Conflicting interests hit Opposition unity - GulfToday

Conflicting interests hit Opposition unity

BRP Bhaskar


Indian journalist with over 50 years of newspaper, news agency and television experience.


Sonia and Rahul Gandhi are escorted by the their security staff in New Delhi.

Can the disparate opposition parties combine to mount an effective challenge to Prime Minister Narendra Modi’s Bharatiya Janata Party in the 2024 Lok Sabha election?

This question had gained new relevance after the BJP’s impressive 4-1win the recent Assembly elections in five states.

The only state where the BJP fared badly was Punjab. It was never a major player in that state anyway.

Even in defeat, the BJP could derive some comfort from the fact that the winner in Punjab was not the Congress, but the Aam Admi Party.

Almost all opposition parties ritually denounce the BJP and the Rashtriya Swayamsevak Sangh’s Hindutva ideology that drives it. But none of them has offered strong resistance to the Hindutva-inspired laws enacted by the BJP in the last eight years.

The measures did meet with resistance. But the movement was led by civil society groups, not political parties.

The main obstacle in the way of the opposition parties which talk of joining hands to oust the Modi regime is their grossly exaggerated notions about their own importance.

Besides, party leaders more often than not put personal or sectarian interests above those of the country and the people as a whole.

The sad fact is that all national parties other than the BJP have been on the decline for years. Their primary motive at this stage is to preserve their small domains. The larger interests of the nation and the constitutional values of democracy and secularism figure only marginally in their calculations.

Besides the BJP, there are five parties which the Election Commission has recognised as national parties on the basis of past electoral performance. They are the Congress, the two Communist parties, the Bahujan Samaj Party and the Nationalist Congress Party.

The Congress, which led the freedom movement and dominated the political scene in the early years of Independence, is now a thin shadow of its past self. It now has a hold on power only in two states.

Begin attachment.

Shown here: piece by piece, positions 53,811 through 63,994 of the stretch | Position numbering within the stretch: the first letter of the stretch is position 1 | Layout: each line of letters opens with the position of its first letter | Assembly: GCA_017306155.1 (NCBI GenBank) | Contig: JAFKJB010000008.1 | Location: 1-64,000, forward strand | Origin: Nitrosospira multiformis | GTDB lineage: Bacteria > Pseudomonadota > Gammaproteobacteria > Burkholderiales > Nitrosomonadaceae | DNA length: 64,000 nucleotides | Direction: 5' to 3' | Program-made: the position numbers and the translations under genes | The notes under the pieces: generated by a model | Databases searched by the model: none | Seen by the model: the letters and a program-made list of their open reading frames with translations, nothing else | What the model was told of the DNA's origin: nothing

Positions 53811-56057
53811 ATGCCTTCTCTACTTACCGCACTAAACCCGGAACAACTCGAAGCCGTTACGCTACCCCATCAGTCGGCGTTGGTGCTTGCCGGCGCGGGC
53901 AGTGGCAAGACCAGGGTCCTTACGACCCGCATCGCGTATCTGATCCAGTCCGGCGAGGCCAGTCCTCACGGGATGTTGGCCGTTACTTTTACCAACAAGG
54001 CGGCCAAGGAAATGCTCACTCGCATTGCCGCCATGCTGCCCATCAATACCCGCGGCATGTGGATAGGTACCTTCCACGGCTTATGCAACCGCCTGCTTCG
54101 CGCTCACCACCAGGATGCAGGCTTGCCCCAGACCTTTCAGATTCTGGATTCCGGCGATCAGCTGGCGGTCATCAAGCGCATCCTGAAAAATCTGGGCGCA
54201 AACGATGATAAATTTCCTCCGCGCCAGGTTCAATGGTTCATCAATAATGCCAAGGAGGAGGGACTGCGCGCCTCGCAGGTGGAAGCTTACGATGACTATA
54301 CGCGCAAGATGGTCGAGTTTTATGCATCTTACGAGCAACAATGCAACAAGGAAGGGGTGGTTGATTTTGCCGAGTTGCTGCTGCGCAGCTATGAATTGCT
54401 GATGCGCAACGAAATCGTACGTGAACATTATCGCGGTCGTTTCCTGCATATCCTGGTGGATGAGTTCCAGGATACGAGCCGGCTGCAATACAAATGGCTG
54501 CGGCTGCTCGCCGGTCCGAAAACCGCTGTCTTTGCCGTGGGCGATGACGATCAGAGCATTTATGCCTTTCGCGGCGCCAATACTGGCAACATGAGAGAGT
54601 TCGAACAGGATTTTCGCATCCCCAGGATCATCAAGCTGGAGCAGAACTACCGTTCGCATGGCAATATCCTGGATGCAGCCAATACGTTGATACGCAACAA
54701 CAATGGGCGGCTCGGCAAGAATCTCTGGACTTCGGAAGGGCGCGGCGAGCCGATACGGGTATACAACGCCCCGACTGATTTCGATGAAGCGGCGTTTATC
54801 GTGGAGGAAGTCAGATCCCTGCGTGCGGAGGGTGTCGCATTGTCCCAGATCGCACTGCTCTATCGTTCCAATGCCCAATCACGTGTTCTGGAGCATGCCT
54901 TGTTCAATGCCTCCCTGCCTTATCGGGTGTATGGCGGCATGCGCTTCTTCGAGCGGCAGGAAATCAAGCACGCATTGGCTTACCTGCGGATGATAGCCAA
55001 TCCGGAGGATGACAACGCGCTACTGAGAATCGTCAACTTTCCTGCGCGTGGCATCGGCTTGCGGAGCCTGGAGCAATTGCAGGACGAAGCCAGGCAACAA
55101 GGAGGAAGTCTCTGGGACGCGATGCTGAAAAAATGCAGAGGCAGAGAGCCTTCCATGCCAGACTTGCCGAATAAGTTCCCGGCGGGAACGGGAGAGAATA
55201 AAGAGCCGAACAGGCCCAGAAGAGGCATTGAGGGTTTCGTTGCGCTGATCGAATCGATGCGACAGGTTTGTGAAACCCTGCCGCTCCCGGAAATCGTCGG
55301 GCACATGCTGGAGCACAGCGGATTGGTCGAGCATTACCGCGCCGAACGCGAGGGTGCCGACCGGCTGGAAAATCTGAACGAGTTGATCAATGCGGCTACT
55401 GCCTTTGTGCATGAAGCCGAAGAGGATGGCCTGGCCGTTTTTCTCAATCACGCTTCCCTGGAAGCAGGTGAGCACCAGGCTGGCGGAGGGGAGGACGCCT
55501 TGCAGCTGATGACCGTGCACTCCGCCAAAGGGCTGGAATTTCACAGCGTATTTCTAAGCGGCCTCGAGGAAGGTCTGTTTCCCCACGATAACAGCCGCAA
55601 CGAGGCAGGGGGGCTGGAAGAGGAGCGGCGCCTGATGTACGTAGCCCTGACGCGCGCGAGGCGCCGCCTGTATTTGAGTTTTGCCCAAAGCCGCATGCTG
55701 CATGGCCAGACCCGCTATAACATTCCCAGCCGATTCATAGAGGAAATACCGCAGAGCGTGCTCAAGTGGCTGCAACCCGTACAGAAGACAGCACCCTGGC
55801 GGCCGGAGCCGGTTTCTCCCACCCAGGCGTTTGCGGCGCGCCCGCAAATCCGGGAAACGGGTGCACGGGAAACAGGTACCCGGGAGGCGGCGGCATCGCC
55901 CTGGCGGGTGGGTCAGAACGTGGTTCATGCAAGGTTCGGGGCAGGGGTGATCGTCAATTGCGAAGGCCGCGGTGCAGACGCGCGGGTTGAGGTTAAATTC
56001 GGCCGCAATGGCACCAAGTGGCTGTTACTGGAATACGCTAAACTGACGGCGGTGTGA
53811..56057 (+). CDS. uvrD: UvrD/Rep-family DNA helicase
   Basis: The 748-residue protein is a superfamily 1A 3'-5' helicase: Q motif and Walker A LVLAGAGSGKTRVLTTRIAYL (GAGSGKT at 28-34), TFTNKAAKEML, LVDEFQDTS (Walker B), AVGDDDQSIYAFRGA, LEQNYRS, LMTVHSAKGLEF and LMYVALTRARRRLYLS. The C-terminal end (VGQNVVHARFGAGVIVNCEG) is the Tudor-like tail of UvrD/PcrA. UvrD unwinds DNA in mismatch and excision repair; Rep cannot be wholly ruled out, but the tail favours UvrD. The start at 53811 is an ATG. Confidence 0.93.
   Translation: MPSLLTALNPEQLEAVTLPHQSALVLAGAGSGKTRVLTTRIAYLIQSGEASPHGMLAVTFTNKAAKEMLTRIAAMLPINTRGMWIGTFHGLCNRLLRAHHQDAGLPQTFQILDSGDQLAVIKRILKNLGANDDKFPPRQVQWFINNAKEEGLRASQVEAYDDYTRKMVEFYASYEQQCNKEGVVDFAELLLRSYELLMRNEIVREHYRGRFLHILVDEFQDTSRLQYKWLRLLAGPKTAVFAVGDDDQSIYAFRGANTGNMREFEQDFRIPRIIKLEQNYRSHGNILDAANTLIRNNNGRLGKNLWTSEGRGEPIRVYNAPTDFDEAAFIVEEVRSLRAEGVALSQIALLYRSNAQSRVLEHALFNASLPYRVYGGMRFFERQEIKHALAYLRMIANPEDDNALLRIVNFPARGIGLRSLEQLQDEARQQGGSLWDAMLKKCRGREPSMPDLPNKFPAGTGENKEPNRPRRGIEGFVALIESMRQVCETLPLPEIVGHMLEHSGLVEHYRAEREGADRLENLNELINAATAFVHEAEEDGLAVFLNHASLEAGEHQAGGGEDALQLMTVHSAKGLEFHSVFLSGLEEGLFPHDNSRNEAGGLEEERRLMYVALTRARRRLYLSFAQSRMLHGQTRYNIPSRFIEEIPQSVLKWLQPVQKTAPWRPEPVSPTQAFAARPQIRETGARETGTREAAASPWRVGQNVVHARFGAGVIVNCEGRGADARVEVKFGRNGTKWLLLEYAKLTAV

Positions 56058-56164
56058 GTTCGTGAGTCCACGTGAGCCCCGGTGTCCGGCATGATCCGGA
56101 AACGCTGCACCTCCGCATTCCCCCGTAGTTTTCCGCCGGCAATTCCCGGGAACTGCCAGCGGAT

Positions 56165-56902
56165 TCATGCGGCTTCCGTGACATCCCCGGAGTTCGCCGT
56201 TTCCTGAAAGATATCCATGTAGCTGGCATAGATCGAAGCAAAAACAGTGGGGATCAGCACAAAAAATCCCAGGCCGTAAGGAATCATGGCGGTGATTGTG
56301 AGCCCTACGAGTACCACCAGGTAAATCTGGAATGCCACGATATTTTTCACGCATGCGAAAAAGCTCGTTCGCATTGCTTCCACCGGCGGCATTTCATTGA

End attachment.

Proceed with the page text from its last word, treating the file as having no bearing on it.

The party started declining in Indira Gandhi’s time. When the party split, the rank and file stayed with her. But neither she nor her successors paid attention to the task of building a new organisational machinery from bottom upwards.

Sonia Gandhi, who assumed the party’s leadership a few years after Rajiv’s assassination, held the party together during the 10 years of the United Progressive Alliance government as UPA chairman.

Her son Rahul Gandhi’s inept handling of the differences in the party’s Punjab unit made a big contribution to the loss of the state in the recent Assembly election.

Even in its current sad plight, the Congress remains the only opposition party with a truly national base.

Rahul Gandhi appears to view the planned organisational elections as a way to legitimise his leadership. But it may be in the party’s best interests, and his own, at this stage to find a helmsman from outside the Nehru-Gandhi family.

The undivided Communist Party of India was the main opposition party in the Lok Sabha in till 1962 and was widely seen as a national alternative to the Congress.  The party split of 1964 blighted the prospects of a Left alternative at the Centre.

Since the early 1960s the CPI (Marxist) and the CPI have been working together. But they have not been able to revive the concept of a Left alternative.

For three decades the Left held sway over Bengal and Tripura. Then they lost the former to the regional Trinamool Congress and the latter to the BJP. That reduced the Left to a one-state phenomenon.

The Nationalist Congress Party of Sharad Pawar is also essentially a one-state party.

The Bahujan Samaj Party, promoted by a Dalit movement, earned national status by garnering votes from across the country by setting up candidates knowing they can’t win. But it never grew beyond Uttar Pradesh, where its supremo, Ms. Mayawati, became Chief Minister four times.

While the old parties withered, new ones arose. Consequently there are many more players in the field. They include Arvind Kejriwal, whose Aam Admi Party now rules over two states and has the potential to grow into a national party, and several regional parties which have demonstrated the ability to hold Hindutva at bay.

The new situation calls for new national strategies and new national policies, which can overcome the regressive forces and lead the country forward, safeguarding the interests of all sections of the people.

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